Adams also had signed the Alien and Sedition Acts in 1798, a series of four acts that Pro-Administration forces, now known as Federalists, had passed in the name of national security in response to political upheaval in Europe sparked by the French Revolution. The Sedition Act in particular inflamed Republicans by criminalizing speech critical of the government, a direct attack on the freedom of the press. The Adams Administration had not shied away from prosecuting newspaper publishers and its political opponents for Sedition Act violations. Supreme Court justices such as William Cushing and Samuel Chase, who sat as circuit court judges in several highly publicized cases, joined other Federalist judges in supporting the legislation and participated in convicting several outspoken Republicans. The role of federal courts in enforcing Sedition Act violations became an issue in the election and eventually led to efforts to impeach Justice Chase.
Federalists were equally unrestrained in their attacks on Jefferson. They called him “a mean-spirited, low-lived fellow, the son of a half-breed Indian squaw, sired by a Virginia mulatto father.” They warned that, if Jefferson were elected President,
[m]urder, robbery, rape, adultery, and incest will be openly taught and practiced, the air will be rent with the cries of the distressed, the soil will be soaked with blood, and the nation black with crimes.”
Federalists accused Jefferson of being an infidel who “writes aghast the truths of God’s words; who makes not even a profession of Christianity; who is without Sabbaths; without the sanctuary, and without so much as a decent external respect for the faith and worship of Christians.” They warned that Jefferson’s sympathies for the French Revolution would bring “similar bloodshed and chaos” to the United States.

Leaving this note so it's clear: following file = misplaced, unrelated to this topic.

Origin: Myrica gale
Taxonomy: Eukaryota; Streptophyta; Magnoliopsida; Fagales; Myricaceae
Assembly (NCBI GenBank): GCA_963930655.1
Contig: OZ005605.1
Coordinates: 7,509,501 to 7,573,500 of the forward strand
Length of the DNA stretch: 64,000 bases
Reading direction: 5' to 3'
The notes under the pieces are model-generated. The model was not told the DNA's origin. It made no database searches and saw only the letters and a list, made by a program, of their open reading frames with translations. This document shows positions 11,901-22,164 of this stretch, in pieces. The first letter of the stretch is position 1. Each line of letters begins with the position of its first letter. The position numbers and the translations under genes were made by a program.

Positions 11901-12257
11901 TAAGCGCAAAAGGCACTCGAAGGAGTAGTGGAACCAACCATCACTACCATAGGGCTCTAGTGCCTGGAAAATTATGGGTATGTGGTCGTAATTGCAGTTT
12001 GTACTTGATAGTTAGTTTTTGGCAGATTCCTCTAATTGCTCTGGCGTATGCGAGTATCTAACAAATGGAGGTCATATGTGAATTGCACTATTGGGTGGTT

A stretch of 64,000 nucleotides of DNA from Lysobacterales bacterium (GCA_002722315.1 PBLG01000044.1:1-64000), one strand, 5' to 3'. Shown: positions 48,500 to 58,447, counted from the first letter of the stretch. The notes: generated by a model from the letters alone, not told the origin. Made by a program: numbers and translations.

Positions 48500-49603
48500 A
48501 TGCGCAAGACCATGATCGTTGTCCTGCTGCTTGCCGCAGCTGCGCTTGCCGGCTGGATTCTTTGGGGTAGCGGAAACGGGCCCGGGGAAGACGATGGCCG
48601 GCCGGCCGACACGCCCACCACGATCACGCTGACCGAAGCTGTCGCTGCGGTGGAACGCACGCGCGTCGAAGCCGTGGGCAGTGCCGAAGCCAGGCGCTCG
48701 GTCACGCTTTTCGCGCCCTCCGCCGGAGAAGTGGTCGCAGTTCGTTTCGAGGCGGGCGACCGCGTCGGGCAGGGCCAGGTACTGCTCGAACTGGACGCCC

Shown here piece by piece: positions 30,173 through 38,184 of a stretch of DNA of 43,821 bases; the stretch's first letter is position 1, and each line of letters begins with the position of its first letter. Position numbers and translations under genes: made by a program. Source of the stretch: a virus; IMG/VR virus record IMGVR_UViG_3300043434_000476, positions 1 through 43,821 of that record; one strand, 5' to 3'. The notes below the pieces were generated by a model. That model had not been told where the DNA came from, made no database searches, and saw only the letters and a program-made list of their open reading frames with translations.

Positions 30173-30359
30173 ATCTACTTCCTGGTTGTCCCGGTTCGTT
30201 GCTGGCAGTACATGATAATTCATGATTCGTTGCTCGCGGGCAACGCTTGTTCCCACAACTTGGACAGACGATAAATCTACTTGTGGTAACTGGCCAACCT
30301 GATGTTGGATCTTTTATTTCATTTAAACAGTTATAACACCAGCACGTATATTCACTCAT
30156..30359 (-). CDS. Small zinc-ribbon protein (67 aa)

After a bitter campaign, Democratic-Republicans won the election of 1800. They took control of Congress away from the Federalists (formerly known as Pro-Administration). Democratic-Republicans also won the Presidency: John Adams garnered only 65 Electoral College votes to Thomas Jefferson’s 73 Electoral votes. However, Aaron Burr, Jefferson’s running mate, also received 73 Electoral College votes. (The Electoral College at the time did not list votes for President and Vice-President on separate ballots, a flaw corrected by the Twelfth Amendment in 1804). Deciding which Democratic-Republican would become President therefore fell to the lame-duck Federalists in House of Representatives. They finally gave the nod to Thomas Jefferson on February 17, 1801, after thirty-six ballots cast during the course of six days.
Democratic-Republicans would control the Congress and the Presidency for the next twenty-five years. The Supreme Court, a fledgling branch without clear institutional identity, was all that was left to the Federalists. All of the members of the Supreme Court and, indeed, the entire federal judiciary, had been appointed by either Washington or Adams (Adams had appointed Bushrod Washington to the Supreme Court after James Wilson died in 1798). Having lost the Congress and Presidency to the Democratic-Republicans and its brand of states’ rights populism, should Federalists give up? Or did the federal judiciary, an underdeveloped institution with little stature, offer opportunities for maintaining the Federalists’ vision of the American constitutional order?